What that means is you get a mostly straight-eight percussive togetherness overlayed by well-composed horn and rhythm lines. It has affinities to late Lee Morgan, early-to-mid Elvin Jones, Pharoah Sanders, Herbie Hancock's Mwandishi, mid-period McCoy Tyner, and perhaps even a little Norman Connors.
But that doesn't mean it mimics these artists and their bands as much it draws strength from that tradition. Sly on tenor and Jay Jennings, trumpet, have strong solo presences, among others. The rhythm section of Ross Pederson, drums, Daniel Foose, acoustic bass, Keita Ogawa, percussion, and Cory Henry, keys, gets strong foundational grooves going and locks in.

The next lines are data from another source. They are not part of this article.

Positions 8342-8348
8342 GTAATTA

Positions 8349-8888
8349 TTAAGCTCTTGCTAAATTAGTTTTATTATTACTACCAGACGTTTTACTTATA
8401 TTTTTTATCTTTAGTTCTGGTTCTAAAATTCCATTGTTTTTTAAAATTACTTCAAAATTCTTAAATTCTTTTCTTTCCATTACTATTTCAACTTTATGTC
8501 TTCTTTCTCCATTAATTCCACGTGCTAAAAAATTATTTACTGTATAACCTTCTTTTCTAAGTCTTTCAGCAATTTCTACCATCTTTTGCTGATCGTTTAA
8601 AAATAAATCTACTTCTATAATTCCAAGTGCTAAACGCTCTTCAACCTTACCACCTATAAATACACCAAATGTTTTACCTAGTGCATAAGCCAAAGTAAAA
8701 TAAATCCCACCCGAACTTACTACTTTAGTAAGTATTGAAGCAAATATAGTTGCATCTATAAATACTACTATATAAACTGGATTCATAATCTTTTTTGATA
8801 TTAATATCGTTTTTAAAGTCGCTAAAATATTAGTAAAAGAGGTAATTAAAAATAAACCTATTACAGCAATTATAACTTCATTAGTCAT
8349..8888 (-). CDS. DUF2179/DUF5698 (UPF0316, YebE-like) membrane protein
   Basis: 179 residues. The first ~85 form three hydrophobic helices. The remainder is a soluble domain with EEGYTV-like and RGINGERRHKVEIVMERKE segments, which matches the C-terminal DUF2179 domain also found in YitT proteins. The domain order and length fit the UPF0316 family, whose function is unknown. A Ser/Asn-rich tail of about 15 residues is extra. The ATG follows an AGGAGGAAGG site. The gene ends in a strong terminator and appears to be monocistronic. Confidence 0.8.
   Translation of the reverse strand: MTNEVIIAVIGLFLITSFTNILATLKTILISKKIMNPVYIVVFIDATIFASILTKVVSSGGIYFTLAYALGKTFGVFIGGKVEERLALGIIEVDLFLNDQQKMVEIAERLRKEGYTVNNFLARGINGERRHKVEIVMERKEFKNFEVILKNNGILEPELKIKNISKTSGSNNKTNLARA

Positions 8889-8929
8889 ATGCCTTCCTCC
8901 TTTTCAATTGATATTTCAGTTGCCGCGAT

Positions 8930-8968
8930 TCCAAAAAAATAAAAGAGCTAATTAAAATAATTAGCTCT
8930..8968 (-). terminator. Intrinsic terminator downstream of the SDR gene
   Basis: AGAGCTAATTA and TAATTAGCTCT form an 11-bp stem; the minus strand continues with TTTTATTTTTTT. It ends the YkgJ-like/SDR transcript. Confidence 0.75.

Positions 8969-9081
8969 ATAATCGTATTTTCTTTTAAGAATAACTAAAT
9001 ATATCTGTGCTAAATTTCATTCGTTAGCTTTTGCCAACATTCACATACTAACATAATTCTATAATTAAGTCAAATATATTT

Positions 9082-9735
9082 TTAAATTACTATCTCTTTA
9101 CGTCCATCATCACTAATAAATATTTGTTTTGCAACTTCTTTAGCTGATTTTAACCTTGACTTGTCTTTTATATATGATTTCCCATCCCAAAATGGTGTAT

The compositions have tensile strength and power. It's great to hear a band play in this zone, for there is still much potential to be had from this style of playing. Sly is already making a very good contribution with this music.
It's an album that impresses, an auspicious debut from a very promising tenor-composer-bandleader.
Hear Sly 5th Ave!